Now I have done a lot of looking in my life, and I’m not through looking yet. I have read untold numbers of books and I have been open to anything or anyone with conflicting testimony. And I’m going to keep on looking. But the fact is that after all these years of searching, I haven’t found anyone to compare to Jesus. I haven’t found anyone whose grasp of God and the issues of life, whose understanding of what’s important and what we are to seek first in life, can begin to compare with Jesus. Oh, He doesn’t tell me more than anybody about geography, or science, or history. He’s not really my expert on literature. But He is my expert on life and what life is all about and how best to live and how best to die. There has never been anyone to compare with Him, and the people who got close to Him knew that. They knew He was out of their league. They knew that He was completely beyond them.
And that’s where faith begins. It says: “I have looked at His life. I have seen and heard. I have examined it closely. I have read it line by line. That life was unique upon the face of the earth. There is no explanation for that save that He was the Son of God. He came here as God’s Messiah. No other explanation fits.” If you look at the life of Jesus with any intellectual honesty at all, that is the conviction which will build within you. And that is the beginning of faith. That’s what happened to Thomas.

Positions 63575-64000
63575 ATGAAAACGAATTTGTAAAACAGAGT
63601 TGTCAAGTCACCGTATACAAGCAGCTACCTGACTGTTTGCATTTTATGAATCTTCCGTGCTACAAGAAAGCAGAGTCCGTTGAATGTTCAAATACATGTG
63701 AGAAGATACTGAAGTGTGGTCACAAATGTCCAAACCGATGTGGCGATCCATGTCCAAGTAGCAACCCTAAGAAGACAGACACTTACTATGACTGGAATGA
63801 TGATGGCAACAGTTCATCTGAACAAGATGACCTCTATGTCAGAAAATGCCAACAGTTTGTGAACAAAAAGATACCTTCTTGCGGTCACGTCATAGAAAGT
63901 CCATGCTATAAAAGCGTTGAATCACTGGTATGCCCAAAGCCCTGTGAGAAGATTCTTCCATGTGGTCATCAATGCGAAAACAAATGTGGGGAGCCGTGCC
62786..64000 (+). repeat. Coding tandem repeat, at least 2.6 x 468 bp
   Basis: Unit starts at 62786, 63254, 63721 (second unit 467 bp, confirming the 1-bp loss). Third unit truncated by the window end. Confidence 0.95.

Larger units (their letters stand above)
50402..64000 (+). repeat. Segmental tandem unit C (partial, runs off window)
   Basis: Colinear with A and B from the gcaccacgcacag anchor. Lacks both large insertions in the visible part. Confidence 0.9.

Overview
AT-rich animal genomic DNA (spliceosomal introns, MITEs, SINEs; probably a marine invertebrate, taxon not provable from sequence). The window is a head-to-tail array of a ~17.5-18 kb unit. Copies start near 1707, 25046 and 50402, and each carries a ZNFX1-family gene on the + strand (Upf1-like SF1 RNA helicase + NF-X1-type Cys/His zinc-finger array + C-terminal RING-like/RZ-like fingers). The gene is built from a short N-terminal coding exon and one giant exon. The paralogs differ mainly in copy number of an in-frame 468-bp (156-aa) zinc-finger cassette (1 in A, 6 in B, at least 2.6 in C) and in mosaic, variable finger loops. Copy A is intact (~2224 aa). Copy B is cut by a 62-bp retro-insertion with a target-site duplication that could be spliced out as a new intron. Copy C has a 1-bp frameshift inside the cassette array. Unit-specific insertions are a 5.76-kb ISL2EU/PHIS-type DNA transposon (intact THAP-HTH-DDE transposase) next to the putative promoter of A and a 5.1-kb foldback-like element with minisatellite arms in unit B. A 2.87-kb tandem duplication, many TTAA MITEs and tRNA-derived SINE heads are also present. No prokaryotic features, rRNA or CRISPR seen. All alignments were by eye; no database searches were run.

But the second thing we learn from Thomas is that faith is having a confidence in Jesus Christ.
You see, anyone can acknowledge that He was unique. Even the devil can do that, for heaven’s sake! So faith involves more than assent—it involves trust. In addition to conceding that Jesus Christ is uniquely the Son of God, we must also believe in Him. Literally, the preposition could be translated, “we believe upon Him”—that is to say, the facts about Jesus become the foundation upon which we are willing to build our lives. Now we begin to say: “Well, if He was like that, then why don’t I take my bearings in life from Him? Why don’t I begin to take seriously His claim upon my life? Why don’t I begin to bet on Him to lead me into the future? If He was in fact the Son of God, if He was in fact unique in every way, how can I not have confidence in Him?”